On March 12, 2020, in the case Kim v. Reins International California, Inc., the California Supreme Court addressed the issue: “Do employees lose standing to pursue a claim under the Labor Code Private Attorneys General Act (“PAGA”) … if they settle and dismiss their individual claims for Labor Code violations?”  Unfortunately, for employers in

On September 12, 2019, the California Supreme Court issued it decision in ZB, N.A., and Zions Bancorporation v. Superior Court [Lawson, real party in interest] (“Lawson”).  In analyzing whether the Plaintiff’s lawsuit could be compelled to binding arbitration under the arbitration agreement she entered into with her employer, the Supreme Court clarified that under Labor Code section 558, employees are not entitled to recover underpaid wages in a Private Attorneys General Act (“PAGA”) claim.

Before the enactment of the PAGA, section 558 gave the Labor Commissioner authority to issue overtime violation citations for a civil penalty as follows:

(1)        For any initial violation, fifty dollars ($50) for each underpaid employee for each pay period for which the employee was underpaid in addition to an amount sufficient to recover underpaid wages.

(2)        For each subsequent violation, one hundred dollars ($100) for each underpaid employee for each pay period for which the employee was underpaid in addition to an amount sufficient to recover underpaid wages.

(Labor Code §558, italics added.)

The Lawson case concerned a PAGA action seeking civil penalties under Labor Code section 558.  Lawson brought the representative action against her employer, ZB, N.A. — with whom she agreed to arbitrate all employment claims and forego class arbitration — and its parent company, Zions Bancorporation (collectively, “ZB”).  ZB filed a motion compelling that Lawson  individually arbitrate her “unpaid wages” claim under section 558 because it was not a PAGA civil penalty claim.

The trial court generally agreed, bifurcating Lawson’s action and granting ZB’s motion to compel arbitration of the “unpaid wages” issue.  However, it ordered the issue to arbitration “as a representative action” for the unpaid wages of all aggrieved ZB employees.  ZB responded by filing both an appeal and petition for writ of mandate with the Court of Appeal.  After consolidating the two, the appellate court dismissed the appeal, holding that Code of Civil Procedure section 1294 only gave it appellate jurisdiction over an order dismissing, not granting, a motion to compel arbitration.  However, ZB persuaded the Court of Appeal to issue the writ of mandate, but the court did so on a different ground from the one ZB asserted.  The appellate court concluded that Lawson’s request for “unpaid wages” under section 558 in fact could not be arbitrated at all.  Relying on Thurman v. Bayshore Transit Management (Thurman), the Court of Appeal interpreted section 558 to expressly include “underpaid wages” within the scope of its “civil penalty” provision.  In the appellate court’s view, an employee could pursue the entire, indivisible civil penalty through the PAGA action, and that pursuant to Iskanian v. CLS Transportation Los Angeles, LLC, her employer could not compel the PAGA claim to arbitration.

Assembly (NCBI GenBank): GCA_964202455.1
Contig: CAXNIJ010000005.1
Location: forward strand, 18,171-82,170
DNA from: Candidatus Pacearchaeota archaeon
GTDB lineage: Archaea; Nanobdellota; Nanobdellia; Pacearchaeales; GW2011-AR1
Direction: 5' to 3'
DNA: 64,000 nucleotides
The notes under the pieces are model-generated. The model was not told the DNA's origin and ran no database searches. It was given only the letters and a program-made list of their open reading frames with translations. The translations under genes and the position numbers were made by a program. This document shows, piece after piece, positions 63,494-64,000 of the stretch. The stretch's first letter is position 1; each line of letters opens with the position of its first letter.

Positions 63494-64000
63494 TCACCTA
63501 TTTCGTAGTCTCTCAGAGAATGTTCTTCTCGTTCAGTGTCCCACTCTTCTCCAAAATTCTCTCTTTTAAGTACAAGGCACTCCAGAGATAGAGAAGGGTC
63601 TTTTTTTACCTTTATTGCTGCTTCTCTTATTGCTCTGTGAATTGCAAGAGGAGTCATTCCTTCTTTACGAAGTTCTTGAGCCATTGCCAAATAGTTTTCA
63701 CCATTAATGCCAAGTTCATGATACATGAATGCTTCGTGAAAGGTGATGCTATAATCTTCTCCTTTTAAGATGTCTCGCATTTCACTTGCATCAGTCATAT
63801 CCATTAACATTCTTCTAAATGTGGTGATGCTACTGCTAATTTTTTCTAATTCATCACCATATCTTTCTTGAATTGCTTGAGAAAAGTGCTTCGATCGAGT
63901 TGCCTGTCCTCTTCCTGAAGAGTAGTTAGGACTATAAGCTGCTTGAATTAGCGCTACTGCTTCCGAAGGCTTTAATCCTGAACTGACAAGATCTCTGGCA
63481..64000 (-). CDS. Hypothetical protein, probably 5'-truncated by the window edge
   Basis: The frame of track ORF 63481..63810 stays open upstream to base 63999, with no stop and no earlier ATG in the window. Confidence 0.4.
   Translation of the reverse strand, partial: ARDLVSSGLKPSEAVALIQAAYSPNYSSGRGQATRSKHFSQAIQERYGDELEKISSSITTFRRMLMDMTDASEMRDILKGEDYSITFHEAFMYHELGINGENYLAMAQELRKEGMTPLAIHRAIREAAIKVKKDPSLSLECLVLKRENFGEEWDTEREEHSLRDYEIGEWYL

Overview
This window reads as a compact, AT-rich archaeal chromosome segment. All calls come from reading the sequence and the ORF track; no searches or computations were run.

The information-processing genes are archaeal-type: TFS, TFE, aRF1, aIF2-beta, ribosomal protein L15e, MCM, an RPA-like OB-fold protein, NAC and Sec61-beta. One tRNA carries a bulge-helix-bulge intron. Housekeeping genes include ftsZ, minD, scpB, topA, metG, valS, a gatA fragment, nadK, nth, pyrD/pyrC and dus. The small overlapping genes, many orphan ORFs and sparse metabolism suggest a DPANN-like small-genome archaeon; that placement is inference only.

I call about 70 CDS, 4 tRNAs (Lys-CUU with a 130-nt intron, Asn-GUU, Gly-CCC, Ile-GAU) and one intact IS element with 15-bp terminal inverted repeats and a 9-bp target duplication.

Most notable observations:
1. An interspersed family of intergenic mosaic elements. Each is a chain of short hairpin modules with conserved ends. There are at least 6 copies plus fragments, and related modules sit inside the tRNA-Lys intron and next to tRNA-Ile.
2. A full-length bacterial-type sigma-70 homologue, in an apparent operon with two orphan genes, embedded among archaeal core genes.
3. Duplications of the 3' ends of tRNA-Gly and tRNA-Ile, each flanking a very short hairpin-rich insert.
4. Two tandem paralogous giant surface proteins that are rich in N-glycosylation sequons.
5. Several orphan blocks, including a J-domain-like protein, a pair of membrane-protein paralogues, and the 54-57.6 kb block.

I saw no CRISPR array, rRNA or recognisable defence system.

Continue Reading The California Supreme Court Clarifies Wages are NOT Part of the “Civil Penalty” under Labor Code Section 558 in a PAGA Action

Brendan Begley spearheads the firm’s Appeals and Writs group and is a member of the firm’s labor and employment, litigation, and trust, probate and elder abuse litigation groups. He is an Appellate Law Specialist certified by the State Bar of California Board of Legal Specialization.

Brendan will be speaking at The Rutter Group and the

 On December 10, 2018, the Fourth Appellate Court decision in Kennedy Donohue v.  AMN Services, LLC  (“AMN”) was certified for publication and it brings good news for California employers who use a neutral rounding timekeeping system. The case involved a class action and PAGA action brought by Ms. Donohue on behalf of nurse recruiters who worked for AMN.  Ms. Donohue claimed that AMN had violated various California wage and hour laws and brought claims for: 1) failure to provide meal and rest periods in violation of Labor Code sections 226.7 and 1197.1; 2)  failure to pay overtime and minimum wage in violation of Labor Code sections 510 and 1197.1; 3) improper wage statements in violation of Labor Code section 226; 4) unreimbursed business expenses in violation of Labor Code section 2802; 5) waiting time penalties in violation of Labor Code sections 201-203; 6) unfair business practices in violation of Business and Professions Code section 17200; and 7) civil penalties authorized by the Labor Code Private Attorneys General Act of 2004  (PAGA), under Labor Code section 2698 et seq.
Continue Reading Employer’s Rounding Policy Upheld and Employees Lose Their Class Action & PAGA Lawsuit

Summary of Program:

Wage and hour lawsuits and claims filed with the Department of Labor and the California Labor Commissioner continue to plague California employers. Often employers are sued because of technical violations that occur simply because the employer is unaware of its legal obligations. Other times, employers make the mistake of treating an employee as exempt from Wage Orders and Labor Code laws, when in fact the employee does not qualify.

This seminar will help employers understand and comply with wage and hour laws in California.  In addition, this seminar will help employers, HR professionals, supervisors, and payroll managers gain a more thorough understanding of the various exemptions available under California law and learn how to conduct a legally strong exemption analysis.
Continue Reading Pay Correctly Now or Pay More Later: All You Need to Know About Wage and Hour Laws